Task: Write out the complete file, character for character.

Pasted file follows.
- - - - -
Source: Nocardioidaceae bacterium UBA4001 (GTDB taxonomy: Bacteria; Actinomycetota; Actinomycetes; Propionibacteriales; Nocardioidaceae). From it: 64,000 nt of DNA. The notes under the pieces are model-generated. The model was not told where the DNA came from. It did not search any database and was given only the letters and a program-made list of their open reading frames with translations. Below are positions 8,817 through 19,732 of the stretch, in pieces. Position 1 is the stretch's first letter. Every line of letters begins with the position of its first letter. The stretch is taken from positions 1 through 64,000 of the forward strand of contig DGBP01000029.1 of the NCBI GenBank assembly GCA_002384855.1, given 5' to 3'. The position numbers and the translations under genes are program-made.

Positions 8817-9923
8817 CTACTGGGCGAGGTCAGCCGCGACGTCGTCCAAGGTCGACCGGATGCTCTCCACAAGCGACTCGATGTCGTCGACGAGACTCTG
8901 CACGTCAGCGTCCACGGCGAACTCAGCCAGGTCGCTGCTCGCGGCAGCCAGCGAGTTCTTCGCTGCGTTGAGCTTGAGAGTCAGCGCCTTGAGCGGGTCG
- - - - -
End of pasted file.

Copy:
Source: Nocardioidaceae bacterium UBA4001 (GTDB taxonomy: Bacteria; Actinomycetota; Actinomycetes; Propionibacteriales; Nocardioidaceae). From it: 64,000 nt of DNA. The notes under the pieces are model-generated. The model was not told where the DNA came from. It did not search any database and was given only the letters and a program-made list of their open reading frames with translations. Below are positions 8,817 through 19,732 of the stretch, in pieces. Position 1 is the stretch's first letter. Every line of letters begins with the position of its first letter. The stretch is taken from positions 1 through 64,000 of the forward strand of contig DGBP01000029.1 of the NCBI GenBank assembly GCA_002384855.1, given 5' to 3'. The position numbers and the translations under genes are program-made.

Positions 8817-9923
8817 CTACTGGGCGAGGTCAGCCGCGACGTCGTCCAAGGTCGACCGGATGCTCTCCACAAGCGACTCGATGTCGTCGACGAGACTCTG
8901 CACGTCAGCGTCCACGGCGAACTCAGCCAGGTCGCTGCTCGCGGCAGCCAGCGAGTTCTTCGCTGCGTTGAGCTTGAGAGTCAGCGCCTTGAGCGGGTCG